Economic Fairness


The Wealth Disparity Crisis Laid Bare

It's impossible to ignore. Our country is facing a crisis of wealth disparity that has only gotten much, much worse since the recession. Put simply, the ultra-rich are getting richer, and everyone else is getting poorer.

And some of the most tragic victims of this crisis are Oregon's children.

Read more at The Sockeye blog.


Measure 84 through cartoons

Two light-hearted ways to deal with a heavy-hearted subject: Measure 84, the latest bad idea from Kevin Mannix.

First up, Meet Alice:


Want to improve the economy? Reduce income inequality

The New York Times reported yesterday on the growing body of economic research that suggests that income inequality may be the root of America's economic woes.

Findings point to income inequality as not just a path to an unequal society, but also a direct route to "less stable economic expansions and sluggish growth."

As reported in the Times


The Oregonian: Spreading Trickle Down Economics for the 21st Century

In their Sunday editorial, the Oregonian spent more than 700 words to say one thing: We should cut taxes for the rich.

Of course, you won’t see those actual words printed plainly anywhere in their editorial, but there’s no other conclusion to draw from their screed.

Ostensibly, the editorial is about reforming Oregon’s business tax system. To their credit, the writers acknowledge the obvious, that we have low taxes on large corporations.

They fail, however, to point to the findings of a recent, widely cited report from the Council On State Taxation, showing that Oregon is tied for the lowest business taxes in the entire country. Let me say it again: The lowest business taxes in the country. That’s down from our ranking as the 5th lowest just one year ago.


Media Watch: Once Again, PolitiFact Redefines the Word "Fact"

In their relentless pursuit of the truth (so that they can run it over and call it untrue), the folks over at PolitiFact Oregon have once again redefined what a “fact” is.

This time, they’ve taken on the Democratic Party of Oregon’s statement that Republican State Senator (and candidate for Labor Commissioner) Bruce Starr cast a vote that “would have thrown 6,000 Oregonians off unemployment.”

The bill in question is House Bill 3483 from 2009, which provided a 13-week extension of unemployment benefits. It passed overwhelmingly (because, well, duh), but got a few No votes, including one from Sen. Starr.

If Starr had gotten his way and the bill died, it’s true that at least 6,000 people would have lost their unemployment benefits.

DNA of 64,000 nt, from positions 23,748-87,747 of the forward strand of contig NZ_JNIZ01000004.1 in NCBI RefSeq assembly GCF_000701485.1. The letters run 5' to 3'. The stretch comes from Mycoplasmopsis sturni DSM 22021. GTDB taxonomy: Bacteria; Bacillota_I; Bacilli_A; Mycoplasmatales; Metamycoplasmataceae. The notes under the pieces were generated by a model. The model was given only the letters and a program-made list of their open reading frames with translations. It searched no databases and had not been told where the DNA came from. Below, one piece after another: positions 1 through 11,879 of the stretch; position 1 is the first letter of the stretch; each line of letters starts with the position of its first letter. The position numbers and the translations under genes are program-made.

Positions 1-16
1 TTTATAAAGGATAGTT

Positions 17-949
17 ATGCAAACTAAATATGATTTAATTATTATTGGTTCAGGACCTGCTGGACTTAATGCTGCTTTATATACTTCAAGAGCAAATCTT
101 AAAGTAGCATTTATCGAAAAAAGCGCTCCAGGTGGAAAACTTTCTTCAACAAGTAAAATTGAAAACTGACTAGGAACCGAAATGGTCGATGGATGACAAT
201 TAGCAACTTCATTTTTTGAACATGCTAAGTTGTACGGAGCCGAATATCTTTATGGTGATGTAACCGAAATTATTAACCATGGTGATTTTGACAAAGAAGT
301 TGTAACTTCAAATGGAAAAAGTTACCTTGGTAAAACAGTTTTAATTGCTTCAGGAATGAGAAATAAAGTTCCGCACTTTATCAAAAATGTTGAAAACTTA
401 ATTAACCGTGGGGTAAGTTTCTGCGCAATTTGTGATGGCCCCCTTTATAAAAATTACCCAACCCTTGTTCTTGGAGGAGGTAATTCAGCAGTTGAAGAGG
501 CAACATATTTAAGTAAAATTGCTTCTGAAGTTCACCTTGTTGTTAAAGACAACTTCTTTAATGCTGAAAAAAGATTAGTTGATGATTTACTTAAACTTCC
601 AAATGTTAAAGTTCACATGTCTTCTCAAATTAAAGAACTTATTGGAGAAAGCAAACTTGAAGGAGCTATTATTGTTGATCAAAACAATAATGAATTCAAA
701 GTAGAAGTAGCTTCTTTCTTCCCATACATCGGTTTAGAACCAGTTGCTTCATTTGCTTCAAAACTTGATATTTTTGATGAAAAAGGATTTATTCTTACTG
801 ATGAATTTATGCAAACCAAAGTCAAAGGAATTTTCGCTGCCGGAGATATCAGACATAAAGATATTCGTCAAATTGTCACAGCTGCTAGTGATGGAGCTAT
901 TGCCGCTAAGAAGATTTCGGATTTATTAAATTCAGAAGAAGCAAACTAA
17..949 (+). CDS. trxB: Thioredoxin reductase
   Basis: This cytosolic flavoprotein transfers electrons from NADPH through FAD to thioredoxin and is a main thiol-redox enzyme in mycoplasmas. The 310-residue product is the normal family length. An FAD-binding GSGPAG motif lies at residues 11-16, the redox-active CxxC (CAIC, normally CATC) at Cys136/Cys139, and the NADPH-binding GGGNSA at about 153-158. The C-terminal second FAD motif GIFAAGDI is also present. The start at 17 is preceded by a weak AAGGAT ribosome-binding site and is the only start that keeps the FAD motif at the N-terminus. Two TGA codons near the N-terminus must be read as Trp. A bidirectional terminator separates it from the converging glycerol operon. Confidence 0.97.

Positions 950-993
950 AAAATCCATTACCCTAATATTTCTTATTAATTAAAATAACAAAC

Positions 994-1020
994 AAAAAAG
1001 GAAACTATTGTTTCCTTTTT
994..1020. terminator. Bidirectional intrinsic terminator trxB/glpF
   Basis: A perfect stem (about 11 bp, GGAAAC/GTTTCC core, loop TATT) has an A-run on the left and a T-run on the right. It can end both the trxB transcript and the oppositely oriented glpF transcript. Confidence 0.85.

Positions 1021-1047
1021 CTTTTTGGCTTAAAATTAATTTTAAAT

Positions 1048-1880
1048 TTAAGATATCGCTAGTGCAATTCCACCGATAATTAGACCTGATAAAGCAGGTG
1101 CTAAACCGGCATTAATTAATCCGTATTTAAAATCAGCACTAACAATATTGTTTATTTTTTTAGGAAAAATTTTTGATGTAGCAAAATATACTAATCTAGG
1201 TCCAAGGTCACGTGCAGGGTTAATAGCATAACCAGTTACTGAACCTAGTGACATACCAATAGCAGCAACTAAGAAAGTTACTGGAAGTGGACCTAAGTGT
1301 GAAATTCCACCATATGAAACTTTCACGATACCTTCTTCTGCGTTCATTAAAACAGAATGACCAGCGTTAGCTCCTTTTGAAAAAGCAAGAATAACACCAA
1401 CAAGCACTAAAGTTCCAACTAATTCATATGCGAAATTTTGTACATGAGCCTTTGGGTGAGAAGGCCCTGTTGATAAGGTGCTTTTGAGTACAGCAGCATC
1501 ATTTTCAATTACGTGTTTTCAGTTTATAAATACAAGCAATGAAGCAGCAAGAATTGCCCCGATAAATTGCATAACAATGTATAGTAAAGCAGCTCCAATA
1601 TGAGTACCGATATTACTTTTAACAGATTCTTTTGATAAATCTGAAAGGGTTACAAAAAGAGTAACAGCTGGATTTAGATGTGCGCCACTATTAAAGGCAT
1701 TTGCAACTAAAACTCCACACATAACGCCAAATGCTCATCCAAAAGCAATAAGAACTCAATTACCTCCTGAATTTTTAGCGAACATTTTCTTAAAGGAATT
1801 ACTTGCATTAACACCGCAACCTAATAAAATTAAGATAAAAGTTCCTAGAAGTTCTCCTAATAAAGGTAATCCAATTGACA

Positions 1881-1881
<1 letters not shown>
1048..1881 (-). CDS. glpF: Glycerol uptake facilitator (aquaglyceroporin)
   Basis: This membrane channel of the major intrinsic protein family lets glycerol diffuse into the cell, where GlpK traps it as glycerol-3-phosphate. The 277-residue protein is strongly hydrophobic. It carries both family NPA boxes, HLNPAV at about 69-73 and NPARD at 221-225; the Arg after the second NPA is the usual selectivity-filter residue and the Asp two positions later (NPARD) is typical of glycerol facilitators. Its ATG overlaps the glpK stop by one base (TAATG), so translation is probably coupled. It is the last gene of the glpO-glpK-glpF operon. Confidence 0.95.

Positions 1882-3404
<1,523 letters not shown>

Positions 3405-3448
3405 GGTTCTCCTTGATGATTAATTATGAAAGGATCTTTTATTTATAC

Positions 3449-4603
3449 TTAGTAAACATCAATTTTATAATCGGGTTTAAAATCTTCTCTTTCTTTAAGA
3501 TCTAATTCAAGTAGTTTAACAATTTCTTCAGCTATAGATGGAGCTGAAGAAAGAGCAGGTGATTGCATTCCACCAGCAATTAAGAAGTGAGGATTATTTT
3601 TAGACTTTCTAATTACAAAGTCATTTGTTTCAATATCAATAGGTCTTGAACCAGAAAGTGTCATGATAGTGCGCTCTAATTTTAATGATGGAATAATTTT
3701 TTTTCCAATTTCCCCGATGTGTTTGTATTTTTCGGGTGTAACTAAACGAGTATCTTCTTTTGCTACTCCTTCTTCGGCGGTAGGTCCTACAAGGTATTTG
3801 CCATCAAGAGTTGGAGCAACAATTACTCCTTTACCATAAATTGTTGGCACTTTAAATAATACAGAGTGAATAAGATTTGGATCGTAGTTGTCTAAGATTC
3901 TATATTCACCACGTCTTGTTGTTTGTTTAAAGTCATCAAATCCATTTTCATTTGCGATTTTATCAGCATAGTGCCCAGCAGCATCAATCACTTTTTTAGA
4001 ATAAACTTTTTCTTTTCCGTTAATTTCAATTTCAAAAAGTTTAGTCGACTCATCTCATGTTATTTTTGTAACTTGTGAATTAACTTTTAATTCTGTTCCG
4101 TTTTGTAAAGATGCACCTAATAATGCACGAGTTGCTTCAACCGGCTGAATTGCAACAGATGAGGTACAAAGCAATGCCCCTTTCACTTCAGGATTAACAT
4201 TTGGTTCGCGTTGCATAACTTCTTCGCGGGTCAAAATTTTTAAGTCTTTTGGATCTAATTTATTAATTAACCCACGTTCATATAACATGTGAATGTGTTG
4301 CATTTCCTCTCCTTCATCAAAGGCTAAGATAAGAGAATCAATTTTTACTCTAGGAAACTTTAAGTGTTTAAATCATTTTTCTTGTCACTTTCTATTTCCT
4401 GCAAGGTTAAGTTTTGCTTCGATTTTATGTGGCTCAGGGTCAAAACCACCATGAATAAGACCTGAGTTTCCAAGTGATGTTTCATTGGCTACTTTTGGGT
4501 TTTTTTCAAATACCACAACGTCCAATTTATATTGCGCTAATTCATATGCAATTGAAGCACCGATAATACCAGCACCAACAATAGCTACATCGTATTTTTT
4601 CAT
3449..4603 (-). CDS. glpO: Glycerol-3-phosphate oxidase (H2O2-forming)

"Fewer, poorer, gloomier"

“Fewer, poorer, gloomier.” No, those words aren’t descriptors of sunny days in Oregon, as we move into fall.

That’s the subtitle to the latest report from the Pew Research Center – and they’re describing America’s middle class.


Income inequality: actual versus perceived

The Atlantic has a great article this week on income inequality in America.


Media Watch: The Five Dumbest Things You’ll Read Today, Courtesy of the Oregonian Editorial Board

If you’ve read the Oregonian at all in the past couple of years, you know that they’ve embarked on a crusade against the Public Employees Retirement System (PERS). This began when the paper was taken over by conservative publisher N. Christian Anderson III and intensified when they hired Erik Lukens to run the Editorial page. (See our series on his right-wing views here.)

They’ve spent an inordinate amount of newsprint slamming the pension system, despite the fact that it’s one of the best-run, best-funded public pension plans in the country. Today, the Editorial Board made their big play, calling on the legislature to make PERS reform a priority in the next session.

It’s no surprise that they’d continue beating this horse. But what is surprising is the extent to which the Editorial Board has decided to insult the intelligence of their readers in doing so. Here are the five dumbest things you’ll read today, all courtesy of the Oregonian Editorial Board:


The High Cost of Low, Low Business Taxes

The corporate-backed Council On State Taxation released their latest annual report on state and local business taxes, showing that Oregon is now tied for the lowest business tax rate in the nation.


What do voters want?

Pew Research Center conducted a national survey this month and discovered that the public overwhelmingly supports raising taxes in order to help our economy and make the tax system more fair.

Check it out:

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